Let’s call it the Who’s Left Bowl.
Seems appropriate. After all, the emphasis is on what players aren’t expected to play when Marshall (7-2) takes on Buffalo (5-1) at 2:30 p.m. Friday in the Camellia Bowl at Montgomery, Alabama.
Marshall’s mauling junior running back Brenden Knox has opted out after winning All-Conference USA first-team honors in 2020 and C-USA Offensive Player of the Year in 2019.
Joining him is senior linebacker Tavante Beckett, who was the 2020 C-USA Defensive Player of the Year.
And don’t forget offensive tackle Josh Ball, who was first-team all-conference.
That’s losing a lot … a whole lot.
Meanwhile, Buffalo got a scare when star running back Jaret Patterson injured a knee in the Mid-American Conference championship loss to Ball State. Who is Patterson? Only a 5-foot-9, 195-pound running back who leads the entire nation in rushing yardage per game.
But, apparently, Patterson is going to play. At least that’s what Buffalo head coach Lance Leipold says.
“He was working on the side today, fully dressed in the attire of everyone else,” said Leipold during a Zoom call on Tuesday. “And we expect him to be able and ready to go.”
But will Patterson be the same running back that rushed for 1,072 yards in six games with 7.6 yards per carry and 19 touchdowns? Ah, that’s the question.
“I guess go is go,” answered Leipold. “A little more rotation? Possibly. But we’re not going to put him out there if it’s not ... that’s a trainer, doctor ... that’s not a Lance Leipold decision. Just like any other player.”
All indications are Patterson will be close to 100 percent. And even if it’s less than that, the junior still will be pretty darned good.
Just ask Marshall senior free safety Nazeeh Johnson.
“They’ve got a really good running back in Patterson,” said the 5-10, 200-pound redshirt senior. “One of the top six in the nation. Their team rushed for 800 yards in one game, I think. And he had eight touchdowns.”
Buffalo beat Kent State 70-41, with Patterson rushing for 409 yards and eight touchdowns.
Impressed? Johnson is.
“His size doesn’t speak for how talented he really is,” said Johnson. “That man is explosive. He gets an open space and he just leaves just about everybody. He makes one cut and gets vertical. There’s a reason he’s one of the top running backs in the nation.”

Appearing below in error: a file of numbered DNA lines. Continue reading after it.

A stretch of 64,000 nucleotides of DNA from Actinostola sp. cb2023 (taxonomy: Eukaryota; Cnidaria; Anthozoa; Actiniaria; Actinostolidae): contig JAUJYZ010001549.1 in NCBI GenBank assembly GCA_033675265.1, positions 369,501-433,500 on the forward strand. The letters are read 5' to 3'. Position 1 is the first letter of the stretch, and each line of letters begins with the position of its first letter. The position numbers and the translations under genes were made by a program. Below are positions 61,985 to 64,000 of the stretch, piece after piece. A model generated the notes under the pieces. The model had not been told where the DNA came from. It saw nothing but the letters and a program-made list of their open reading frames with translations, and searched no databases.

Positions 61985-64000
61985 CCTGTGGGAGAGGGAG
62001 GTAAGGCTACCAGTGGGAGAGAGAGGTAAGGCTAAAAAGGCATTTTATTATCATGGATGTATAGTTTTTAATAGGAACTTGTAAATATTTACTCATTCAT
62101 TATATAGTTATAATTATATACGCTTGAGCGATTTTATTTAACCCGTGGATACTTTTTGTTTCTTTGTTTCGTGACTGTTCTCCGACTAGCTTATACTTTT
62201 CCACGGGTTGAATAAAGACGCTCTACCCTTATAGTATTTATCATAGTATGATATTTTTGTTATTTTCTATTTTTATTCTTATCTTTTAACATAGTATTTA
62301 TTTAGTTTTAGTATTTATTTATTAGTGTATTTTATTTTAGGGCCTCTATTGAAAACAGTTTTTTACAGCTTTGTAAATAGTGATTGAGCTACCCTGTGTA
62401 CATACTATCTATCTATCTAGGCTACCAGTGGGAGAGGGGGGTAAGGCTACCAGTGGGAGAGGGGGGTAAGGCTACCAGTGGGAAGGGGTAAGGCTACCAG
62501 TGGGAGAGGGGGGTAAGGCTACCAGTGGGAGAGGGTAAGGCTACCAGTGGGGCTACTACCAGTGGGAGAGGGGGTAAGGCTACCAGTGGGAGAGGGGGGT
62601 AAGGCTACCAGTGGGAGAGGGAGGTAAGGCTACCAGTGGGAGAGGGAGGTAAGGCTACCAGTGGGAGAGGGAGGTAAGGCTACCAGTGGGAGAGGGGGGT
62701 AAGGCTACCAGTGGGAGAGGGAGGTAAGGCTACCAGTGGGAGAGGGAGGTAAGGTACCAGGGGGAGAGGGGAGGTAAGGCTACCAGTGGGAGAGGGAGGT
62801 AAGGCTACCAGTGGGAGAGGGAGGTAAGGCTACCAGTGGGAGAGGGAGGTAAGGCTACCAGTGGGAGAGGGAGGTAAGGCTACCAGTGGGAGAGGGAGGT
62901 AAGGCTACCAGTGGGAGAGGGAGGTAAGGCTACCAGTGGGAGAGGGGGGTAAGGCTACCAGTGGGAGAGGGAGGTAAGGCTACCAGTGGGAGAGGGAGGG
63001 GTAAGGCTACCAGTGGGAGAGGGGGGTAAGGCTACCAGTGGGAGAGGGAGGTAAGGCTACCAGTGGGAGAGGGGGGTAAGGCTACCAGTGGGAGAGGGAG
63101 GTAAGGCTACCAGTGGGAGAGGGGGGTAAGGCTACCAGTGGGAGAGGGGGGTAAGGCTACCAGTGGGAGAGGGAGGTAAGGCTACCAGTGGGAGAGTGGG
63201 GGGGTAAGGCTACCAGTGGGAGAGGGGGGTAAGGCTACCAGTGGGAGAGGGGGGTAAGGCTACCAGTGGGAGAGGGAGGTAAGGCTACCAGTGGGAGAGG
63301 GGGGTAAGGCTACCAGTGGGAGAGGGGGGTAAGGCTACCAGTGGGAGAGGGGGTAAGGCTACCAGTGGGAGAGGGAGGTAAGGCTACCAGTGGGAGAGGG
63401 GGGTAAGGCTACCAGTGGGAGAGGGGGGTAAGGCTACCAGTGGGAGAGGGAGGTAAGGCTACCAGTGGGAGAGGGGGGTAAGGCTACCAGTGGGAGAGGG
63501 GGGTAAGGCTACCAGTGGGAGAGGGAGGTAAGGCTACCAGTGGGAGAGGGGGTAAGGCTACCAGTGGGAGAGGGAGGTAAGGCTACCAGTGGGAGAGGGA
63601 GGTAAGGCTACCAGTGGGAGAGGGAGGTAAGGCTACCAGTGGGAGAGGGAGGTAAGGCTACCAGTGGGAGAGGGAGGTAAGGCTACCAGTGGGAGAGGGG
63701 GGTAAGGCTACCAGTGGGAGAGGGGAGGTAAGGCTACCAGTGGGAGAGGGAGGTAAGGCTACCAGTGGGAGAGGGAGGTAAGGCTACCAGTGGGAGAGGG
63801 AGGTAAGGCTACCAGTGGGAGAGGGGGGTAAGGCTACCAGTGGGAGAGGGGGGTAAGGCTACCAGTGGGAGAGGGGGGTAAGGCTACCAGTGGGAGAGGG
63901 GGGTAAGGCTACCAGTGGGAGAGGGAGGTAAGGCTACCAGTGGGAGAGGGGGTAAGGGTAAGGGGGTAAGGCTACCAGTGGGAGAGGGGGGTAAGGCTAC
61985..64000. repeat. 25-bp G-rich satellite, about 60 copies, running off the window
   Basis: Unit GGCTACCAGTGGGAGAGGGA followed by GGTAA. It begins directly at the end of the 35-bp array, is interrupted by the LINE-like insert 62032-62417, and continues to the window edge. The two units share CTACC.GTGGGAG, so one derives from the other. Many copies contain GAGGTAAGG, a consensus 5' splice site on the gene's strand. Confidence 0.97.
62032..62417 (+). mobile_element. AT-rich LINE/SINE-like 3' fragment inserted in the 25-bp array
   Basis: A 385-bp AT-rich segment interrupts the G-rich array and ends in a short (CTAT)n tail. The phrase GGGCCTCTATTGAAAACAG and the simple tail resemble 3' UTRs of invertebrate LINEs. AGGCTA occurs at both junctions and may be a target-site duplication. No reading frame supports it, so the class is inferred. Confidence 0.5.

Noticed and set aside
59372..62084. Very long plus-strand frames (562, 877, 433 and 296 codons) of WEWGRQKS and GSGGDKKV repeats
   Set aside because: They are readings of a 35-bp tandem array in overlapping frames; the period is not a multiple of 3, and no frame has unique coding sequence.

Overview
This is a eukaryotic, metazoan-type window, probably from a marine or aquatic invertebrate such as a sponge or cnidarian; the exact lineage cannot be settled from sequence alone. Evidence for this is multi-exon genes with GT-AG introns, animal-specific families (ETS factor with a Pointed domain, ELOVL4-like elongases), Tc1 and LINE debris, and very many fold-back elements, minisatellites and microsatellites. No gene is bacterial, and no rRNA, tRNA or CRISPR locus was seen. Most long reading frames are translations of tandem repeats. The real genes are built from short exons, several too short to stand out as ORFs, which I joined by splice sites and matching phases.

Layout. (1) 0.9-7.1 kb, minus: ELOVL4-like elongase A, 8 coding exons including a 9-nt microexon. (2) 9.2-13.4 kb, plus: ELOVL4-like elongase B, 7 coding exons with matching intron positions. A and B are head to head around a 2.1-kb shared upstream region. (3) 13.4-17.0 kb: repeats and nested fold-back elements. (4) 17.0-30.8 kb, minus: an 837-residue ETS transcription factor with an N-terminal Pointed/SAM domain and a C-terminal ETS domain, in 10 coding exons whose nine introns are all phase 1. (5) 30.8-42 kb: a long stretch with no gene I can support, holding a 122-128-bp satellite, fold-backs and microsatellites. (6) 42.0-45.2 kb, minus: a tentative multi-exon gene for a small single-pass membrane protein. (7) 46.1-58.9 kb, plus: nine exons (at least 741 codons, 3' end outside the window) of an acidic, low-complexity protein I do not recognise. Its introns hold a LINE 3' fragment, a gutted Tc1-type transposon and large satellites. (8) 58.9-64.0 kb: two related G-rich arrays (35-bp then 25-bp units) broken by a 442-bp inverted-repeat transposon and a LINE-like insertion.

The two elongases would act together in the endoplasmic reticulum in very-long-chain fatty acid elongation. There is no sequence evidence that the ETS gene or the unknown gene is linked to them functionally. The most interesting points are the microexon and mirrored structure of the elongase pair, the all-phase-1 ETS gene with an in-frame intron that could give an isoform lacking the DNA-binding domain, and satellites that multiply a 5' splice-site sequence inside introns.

But here’s the other side of the coin. Buffalo is not a one-trick pony. Quarterback Kyle Van Tease has completed 80 of 127 passes for 1,186 yards with seven touchdowns.
If that doesn’t sound like a lot, remember Buffalo leads the entire nation in rushing. Besides Patterson, the Bulls’ Kevin Marks Jr. has rushed for 603 yards on 77 carries (7.8 yards per attempt) with six touchdowns.
“The quarterback puts the ball on the money,” said Johnson. “Basically, they are a stretch zone team. They’re going to stretch, stretch and play-action pass. They’re going to throw the ball.
“So it’s another game where you’re going to buckle your chin strap and just be physical at the point of attack.”
The compelling question, of course, is besides Patterson getting injured, what did Ball State do to defeat Buffalo 38-28?
“I think one thing they did a good job on is they weren’t going to let us run outside,” said Leipold. “They did some things within their scheme. We had answers, but we didn’t execute the answers as well as we should have. I think that was one thing.
“We kept challenging ourselves to get the ball outside and keep selling things that way. Again, that was a tribute to them. There are some things we look back at the film and didn’t execute and didn’t call as well. That’s my responsibility.”
A good coach always falls on his sword, yet there were some extenuating circumstances.
As it turns out, Buffalo outgained Ball State 499 yards to 439, but had a field goal blocked, a fumble returned for a touchdown, an interception and two drives end on downs.
So which Buffalo team shows up? Good question. On the other hand, which Marshall team shows up? An even better question.
That alone should make this an interesting game to watch.
Buffalo will win 27-21.